img(height="1" width="1" style="display:none" src="https://www.facebook.com/tr?id=2939831959404383&ev=PageView&noscript=1")

Room to move

Words:
Alan McLean

Melbourne is about to undergo one of its biggest planning changes in a decade

Melbourne is about to undergo one of its biggest planning changes in a decade.  Aside from long awaited government investment in rail and public transport, ineffective planning regulations for housing construction is being overhauled.  This is important to get right if we are to reduce urban sprawl and convince Australians that apartment living is the future.

There is a generational shift towards apartments in favour of their convenience and low maintenance. However, many turn away from the expensive shoe boxes constantly dumped on the market, rejecting the amenity to cost ratio that investors willingly consume. 

Close to where I live, a substantial development has been approved on the back of an old planning scheme. It is a seven storey snaking housing complex looking onto central courtyards and our predominantly two storey neighbourhood. Three floors of flats are underground, limiting views, airflow and natural light. 

The local council had very little provision in the planning scheme to guide the design and analysis work in the planning proposal. A building with poor amenity still manages to tick all the environmental and planning boxes. 

Although the construction industry has the tools to analyse and craft beautiful spaces, financial return trumps quality, which must be driven by planning policy and consumer demand. 

Although the construction industry has the tools to analyse and craft beautiful spaces, financial return trumps quality, which must be driven by planning policy and consumer demand

New planning policies for Victoria have been developed through consultation with a diverse group from the building industry and by studying local and overseas projects with exemplary amenity. The policy defines minimum sizes for rooms, bedrooms must be 3m by 3m, plus minimum built in storage. Living rooms are minimum 12m2 inside a maximum 9m deep apartment with 2.7m ceilings. This is a huge step forward in reshaping apartment amenity. Apartments must have an unimpeded outlook, obscuring screens are no longer accepted as a patch fix for overlooking. Outdoor balcony space is guaranteed and sized to fit a table and chairs and the prized barbeque. Half of all apartments are required to be mobility accessible; a well overdue stipulation. Cross ventilation, corridors with natural light, communal outdoor space with guaranteed sun, deep bed landscaping, and 100% rain water capture form part of the revised residential planning guidelines. To summarise, it’s almost architectural utopia.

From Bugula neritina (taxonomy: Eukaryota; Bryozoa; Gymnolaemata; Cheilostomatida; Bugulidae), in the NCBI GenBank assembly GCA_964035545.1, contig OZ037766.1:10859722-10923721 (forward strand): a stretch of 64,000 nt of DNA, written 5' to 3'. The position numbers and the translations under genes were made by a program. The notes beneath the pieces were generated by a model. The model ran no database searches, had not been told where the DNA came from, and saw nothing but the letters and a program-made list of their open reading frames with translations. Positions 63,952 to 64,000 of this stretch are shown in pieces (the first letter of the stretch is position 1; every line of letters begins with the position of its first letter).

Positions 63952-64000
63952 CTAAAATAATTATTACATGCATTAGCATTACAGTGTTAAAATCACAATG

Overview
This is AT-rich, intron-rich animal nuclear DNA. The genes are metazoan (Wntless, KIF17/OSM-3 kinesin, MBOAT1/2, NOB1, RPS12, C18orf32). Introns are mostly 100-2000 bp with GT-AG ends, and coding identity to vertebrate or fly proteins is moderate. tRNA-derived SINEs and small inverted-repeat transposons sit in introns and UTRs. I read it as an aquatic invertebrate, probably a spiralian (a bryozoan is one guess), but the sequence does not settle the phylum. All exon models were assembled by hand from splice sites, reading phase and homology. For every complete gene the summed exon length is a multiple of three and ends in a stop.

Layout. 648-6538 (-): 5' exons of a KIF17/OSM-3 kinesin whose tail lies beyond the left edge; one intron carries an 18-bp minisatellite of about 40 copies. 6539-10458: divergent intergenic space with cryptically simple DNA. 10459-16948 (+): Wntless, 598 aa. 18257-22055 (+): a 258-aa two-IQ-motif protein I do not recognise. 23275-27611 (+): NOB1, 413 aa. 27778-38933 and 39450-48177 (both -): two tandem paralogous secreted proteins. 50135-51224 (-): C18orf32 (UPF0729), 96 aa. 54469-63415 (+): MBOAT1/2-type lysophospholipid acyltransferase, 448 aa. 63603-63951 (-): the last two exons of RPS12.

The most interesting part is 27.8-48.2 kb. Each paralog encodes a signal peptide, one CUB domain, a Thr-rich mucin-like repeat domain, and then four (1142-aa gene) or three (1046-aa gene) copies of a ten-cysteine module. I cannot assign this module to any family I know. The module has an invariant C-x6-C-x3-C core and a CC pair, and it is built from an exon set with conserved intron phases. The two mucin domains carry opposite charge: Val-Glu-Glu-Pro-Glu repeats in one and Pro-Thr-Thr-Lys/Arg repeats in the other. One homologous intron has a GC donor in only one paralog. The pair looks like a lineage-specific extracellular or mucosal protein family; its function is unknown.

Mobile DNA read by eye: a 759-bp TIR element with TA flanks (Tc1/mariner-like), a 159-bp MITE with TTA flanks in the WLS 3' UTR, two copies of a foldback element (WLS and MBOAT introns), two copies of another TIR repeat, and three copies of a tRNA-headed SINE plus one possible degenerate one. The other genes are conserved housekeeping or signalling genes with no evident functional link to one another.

Schematic design will need to focus a lot more on CAD-based space planning and schedules for each apartment rather than the current light touch approach. This brings more detail earlier into the design process, which is more onerous for our clients but leads to well considered outcomes. Environmental analysis included in the planning submission will not change, although the results will score more highly. We wait to see how the changes will effect site yield. My guess is an initial price hike per square meter, consumers will experience and expect new level of amenity, a new norm will be created and prices will eventually drop through competition. Well, let’s hope anyway. 

 Alan Maclean is an architect at Bates Smart Architects in Melbourne


 

Latest

‘I wanted to climb on the roof’ – architect Ma Yansong tells John van der Water how he channelled his four-year-old self and ancient history in the design of YueCheng Courtyard Kindergarten

Naughty kids’ delight – a kindergarten roof for climbing on

FCBS hits the back of the net with Ronaldo's Manchester hotel contract. Also this week, Architects Declare takes on Schumacher, Pringle crosses the floor to chair the RIBA, Sunak promises design champions to guide infrastructure billions and Adjaye goes to Jo'burg

FCBS scores for Ronaldo; Schumacher falls foul of Architects Declare

Content aside, what kills or brings to life an exhibit? The frame? The label? The lighting? Dinah Casson’s book investigates the vehicles that make a show work

‘Closed on Mondays’ looks at what makes a show work

As staff seek part home/part office working the role of the office is changing – and that means flexible, multi use workplaces to boost collaboration and productivity

Hybrid working points to most productive and innovative future

Winter’s here, we’re still in lockdown and heading for strict tiers – we’ve some comfortably clad buildings that will make things look up

Comfortably clad buildings to help things look up